179027 Beyond knowledge in nutrition education

Wednesday, October 29, 2008: 8:30 AM

Nell H. Gottlieb, PhD , Kinesiology and Health Education, University of Texas at Austin, Austin, TX
Jennifer Greenberg Seth, ScM , Kinesiology and Health Education, University of Texas at Austin, Austin, TX
Karol K. Harris, PhD , Kinesiology and Health Education, University of Texas at Austin, Austin, TX
Alexandra Evans, PhD , Michael & Susan Dell Center for Healthy Living, University of Texas School of Public Health, Austin Regional Campus, Austin, TX
Carol Spaulding, MS , Kinesiology and Health Education, University of Texas at Austin, Austin, TX
Jennifer J. Loyo, MEd , Kinesiology and Health Education, University of Texas at Austin, Austin, TX
Background: Nutrition education programs often focus on transferring nutrition information to participants with the goal of motivating them to make dietary changes. Objective: This study examined the associations between parental nutrition knowledge and preschooler dietary intake. The study also explored the relative importance of nutrition information in parental decision-making when shopping for and preparing food for young children. Methods: A sample of 721 Texas households with at least one child between the ages of 1 and 5 years completed a 30-minute telephone interview assessing child's usual food intake, as well as knowledge, attitudes, and behaviors related to child feeding. The sample included WIC households, low-income non-WIC households, and higher-income households. Fifty percent of the sample was Hispanic. Results: A multivariate linear regression model indicated that parental nutrition knowledge was not related to children's intake of fruits and vegetables or sweets (=-.018). Parental self-efficacy for buying, preparing and serving fruits and vegetables was the factor most strongly correlated with child fruit and vegetable intake (=.236). Additionally, respondents at all income levels were more significantly more concerned with cost than with nutrition content when shopping for food (p<.05). This difference was strongest for lower-income families than for higher-income families. Child preference was the strongest motivator and nutritional content the weakest for parents when deciding what to feed their children (p<.05). Implications: These results suggest that, instead of focusing on knowledge transmission, nutrition interventions should include a focus on parent self-efficacy, perceived value versus of food and child preference.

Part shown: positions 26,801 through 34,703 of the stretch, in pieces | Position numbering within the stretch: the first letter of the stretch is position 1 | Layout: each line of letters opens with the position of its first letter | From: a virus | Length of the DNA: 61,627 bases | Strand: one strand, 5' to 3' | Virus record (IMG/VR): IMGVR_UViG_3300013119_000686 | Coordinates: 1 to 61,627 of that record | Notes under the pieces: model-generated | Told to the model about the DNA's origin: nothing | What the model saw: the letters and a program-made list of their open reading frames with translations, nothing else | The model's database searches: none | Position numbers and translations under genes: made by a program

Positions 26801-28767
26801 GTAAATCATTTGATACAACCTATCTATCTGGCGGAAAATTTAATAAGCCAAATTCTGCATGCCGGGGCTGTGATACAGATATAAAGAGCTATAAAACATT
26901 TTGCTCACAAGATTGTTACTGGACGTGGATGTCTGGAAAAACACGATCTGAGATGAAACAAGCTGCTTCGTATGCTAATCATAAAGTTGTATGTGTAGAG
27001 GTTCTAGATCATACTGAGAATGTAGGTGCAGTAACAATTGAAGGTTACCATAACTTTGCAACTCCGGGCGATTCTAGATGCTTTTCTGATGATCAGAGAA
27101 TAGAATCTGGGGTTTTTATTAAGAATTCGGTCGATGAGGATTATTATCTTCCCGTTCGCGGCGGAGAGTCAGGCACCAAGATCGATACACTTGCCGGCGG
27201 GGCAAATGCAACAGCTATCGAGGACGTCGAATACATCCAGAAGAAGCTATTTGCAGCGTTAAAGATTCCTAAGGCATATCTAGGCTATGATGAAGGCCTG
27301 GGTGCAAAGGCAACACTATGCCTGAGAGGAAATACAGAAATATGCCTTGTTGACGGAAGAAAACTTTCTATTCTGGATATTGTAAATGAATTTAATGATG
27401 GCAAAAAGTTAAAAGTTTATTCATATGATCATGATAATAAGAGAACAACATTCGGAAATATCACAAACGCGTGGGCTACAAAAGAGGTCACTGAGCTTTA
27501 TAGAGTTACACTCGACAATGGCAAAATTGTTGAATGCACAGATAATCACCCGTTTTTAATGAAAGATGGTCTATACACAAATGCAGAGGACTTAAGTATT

Learning Objectives:
1) Identify factors associated with increase fruit and vegetable consumption among preschool-aged children. 2) Describe the relative importance of nutrition information in choices parents make about what to feed their children.

Keywords: Nutrition, Children

Presenting author's disclosure statement:

Qualified on the content I am responsible for because: I worked on the study and ideas that inform the presentation. My educational background is in Health Education.
Any relevant financial relationships? No

I agree to comply with the American Public Health Association Conflict of Interest and Commercial Support Guidelines, and to disclose to the participants any off-label or experimental uses of a commercial product or service discussed in my presentation.